ber of persons wlh(o have no excuse of
dail labor to plead-a whit more to
be commended than t1he ruder recre
acions of the mass of -the population.
It is possibly even more blameworthy,
since they can plead no ignorance in
the matter, as .they have all been in
structed with regard to such t1hings,
,and know themselves in the wrong.
It may be asked, then, since the law
-is powerless to effect any change for
the better, in what way a reform can
be brougt about? The remedy which
the Bishop suggests, and which natu
rally occurs to every right-thinking
man or woman, is a very simple one.
The Bishop calls it "witness-bearing."
Let every Christian see that his ex
ample is in conform-ity with the true
spirit of Chnistian teaching. This
does not mean th~e -is to o'bserve the
day with Pharisaic or Puritanic strict
ness, ma king it a day of solemn
gloom; but by the new light shed
upon it through 'the Gospel he can
easily see how t'o so regulate his af
fairs, his hrousehiold -and his own con
duct that it will prove a day of true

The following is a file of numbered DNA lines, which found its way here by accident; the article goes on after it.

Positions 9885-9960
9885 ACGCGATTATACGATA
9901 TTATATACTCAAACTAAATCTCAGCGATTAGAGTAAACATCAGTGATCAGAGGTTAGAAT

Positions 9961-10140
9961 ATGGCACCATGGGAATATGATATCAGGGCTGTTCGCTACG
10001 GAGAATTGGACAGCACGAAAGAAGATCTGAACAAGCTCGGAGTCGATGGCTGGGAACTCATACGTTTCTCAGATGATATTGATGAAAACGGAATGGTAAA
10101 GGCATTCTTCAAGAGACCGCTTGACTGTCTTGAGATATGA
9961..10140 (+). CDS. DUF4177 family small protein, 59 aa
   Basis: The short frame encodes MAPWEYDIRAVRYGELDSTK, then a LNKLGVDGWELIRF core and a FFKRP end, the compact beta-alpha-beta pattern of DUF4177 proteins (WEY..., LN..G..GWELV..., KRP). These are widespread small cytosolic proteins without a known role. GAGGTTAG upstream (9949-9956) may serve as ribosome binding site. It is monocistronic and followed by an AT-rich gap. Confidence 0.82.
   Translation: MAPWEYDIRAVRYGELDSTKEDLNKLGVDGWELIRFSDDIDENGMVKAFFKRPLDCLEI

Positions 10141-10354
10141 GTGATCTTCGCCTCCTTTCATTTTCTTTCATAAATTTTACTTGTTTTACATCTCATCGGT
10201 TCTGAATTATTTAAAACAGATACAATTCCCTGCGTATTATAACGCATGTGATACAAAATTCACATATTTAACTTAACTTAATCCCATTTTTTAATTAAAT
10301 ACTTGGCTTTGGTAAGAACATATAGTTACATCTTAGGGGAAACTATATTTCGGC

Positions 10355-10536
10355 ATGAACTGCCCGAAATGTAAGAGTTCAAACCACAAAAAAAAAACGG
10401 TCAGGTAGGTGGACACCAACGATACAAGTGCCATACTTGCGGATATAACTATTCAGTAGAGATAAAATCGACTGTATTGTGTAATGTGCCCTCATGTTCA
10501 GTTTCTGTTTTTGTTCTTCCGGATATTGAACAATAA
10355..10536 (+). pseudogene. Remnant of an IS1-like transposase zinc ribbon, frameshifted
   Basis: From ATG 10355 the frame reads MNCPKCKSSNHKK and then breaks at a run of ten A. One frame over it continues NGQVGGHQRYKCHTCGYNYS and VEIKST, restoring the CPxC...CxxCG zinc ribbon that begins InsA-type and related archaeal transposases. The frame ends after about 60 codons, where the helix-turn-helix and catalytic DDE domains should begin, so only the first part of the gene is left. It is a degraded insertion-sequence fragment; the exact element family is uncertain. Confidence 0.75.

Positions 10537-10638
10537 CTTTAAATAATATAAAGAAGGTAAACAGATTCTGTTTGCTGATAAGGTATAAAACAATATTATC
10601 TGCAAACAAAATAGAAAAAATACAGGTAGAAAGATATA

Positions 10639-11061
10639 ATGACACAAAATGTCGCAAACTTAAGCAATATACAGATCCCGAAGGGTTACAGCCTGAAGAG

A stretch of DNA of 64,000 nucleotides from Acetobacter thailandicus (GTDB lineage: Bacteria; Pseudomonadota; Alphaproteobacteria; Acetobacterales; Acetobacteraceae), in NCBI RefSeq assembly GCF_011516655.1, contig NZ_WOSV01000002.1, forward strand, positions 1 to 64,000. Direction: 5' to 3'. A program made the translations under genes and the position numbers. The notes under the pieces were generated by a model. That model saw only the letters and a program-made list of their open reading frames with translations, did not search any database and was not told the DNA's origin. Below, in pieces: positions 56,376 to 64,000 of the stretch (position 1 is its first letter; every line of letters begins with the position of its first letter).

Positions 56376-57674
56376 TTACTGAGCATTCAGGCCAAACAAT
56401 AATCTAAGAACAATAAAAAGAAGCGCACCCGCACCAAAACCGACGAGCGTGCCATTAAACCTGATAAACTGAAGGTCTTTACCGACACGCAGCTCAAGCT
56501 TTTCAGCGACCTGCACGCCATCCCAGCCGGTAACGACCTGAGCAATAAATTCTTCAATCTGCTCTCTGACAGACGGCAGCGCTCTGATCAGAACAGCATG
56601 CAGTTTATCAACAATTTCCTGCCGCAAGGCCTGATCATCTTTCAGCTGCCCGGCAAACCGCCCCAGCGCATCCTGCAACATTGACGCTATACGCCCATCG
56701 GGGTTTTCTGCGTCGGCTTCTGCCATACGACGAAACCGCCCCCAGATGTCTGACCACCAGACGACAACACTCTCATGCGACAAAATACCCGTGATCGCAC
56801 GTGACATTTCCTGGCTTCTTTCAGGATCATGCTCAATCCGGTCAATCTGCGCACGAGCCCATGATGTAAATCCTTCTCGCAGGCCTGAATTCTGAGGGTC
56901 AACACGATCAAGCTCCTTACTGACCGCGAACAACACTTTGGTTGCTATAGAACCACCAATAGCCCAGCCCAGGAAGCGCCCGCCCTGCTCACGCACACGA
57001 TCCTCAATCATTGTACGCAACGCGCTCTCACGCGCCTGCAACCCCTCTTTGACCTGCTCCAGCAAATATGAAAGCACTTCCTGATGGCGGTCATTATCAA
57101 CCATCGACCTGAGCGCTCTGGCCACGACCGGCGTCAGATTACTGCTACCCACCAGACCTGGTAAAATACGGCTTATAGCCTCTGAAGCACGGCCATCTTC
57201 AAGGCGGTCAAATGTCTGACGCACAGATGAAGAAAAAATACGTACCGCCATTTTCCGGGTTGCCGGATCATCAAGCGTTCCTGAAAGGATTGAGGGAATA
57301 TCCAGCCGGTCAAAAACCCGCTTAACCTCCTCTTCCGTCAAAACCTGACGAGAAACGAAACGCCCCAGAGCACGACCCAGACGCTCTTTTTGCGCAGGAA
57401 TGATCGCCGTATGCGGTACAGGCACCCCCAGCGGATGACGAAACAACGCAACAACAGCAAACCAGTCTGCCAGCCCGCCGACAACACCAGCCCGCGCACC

rest and refreshm.en,t of soul. As par
ents can be with their children more
on Sunday, they can, with but little
effort, make it the happiest day of
the week to them, instead of its being.
as it too often is now, regarded wit1
ind-ifference, it not with positive dis
like. Servan.ts, 'tool should come -in
for -dheir share of consideration, by
their work being decreased instead ol
.increased-as is likely to be the case
and by their being given a reasonable
opportunity to attend church and to
There is another aspect of the ques
tion whidhi is often overlooked, that
is that the Sabbath, or Sunday, is not
ours to do with as we choose. "The
seventh day is the Sabbath of the
Lord thy God," and whetiher we elect
to observe the last day of the week.
or the first, as a "holy day," one in
seven belongs to God, .and we cannot
honestly .defraud Him of it. If it is
absolately necessary for us to do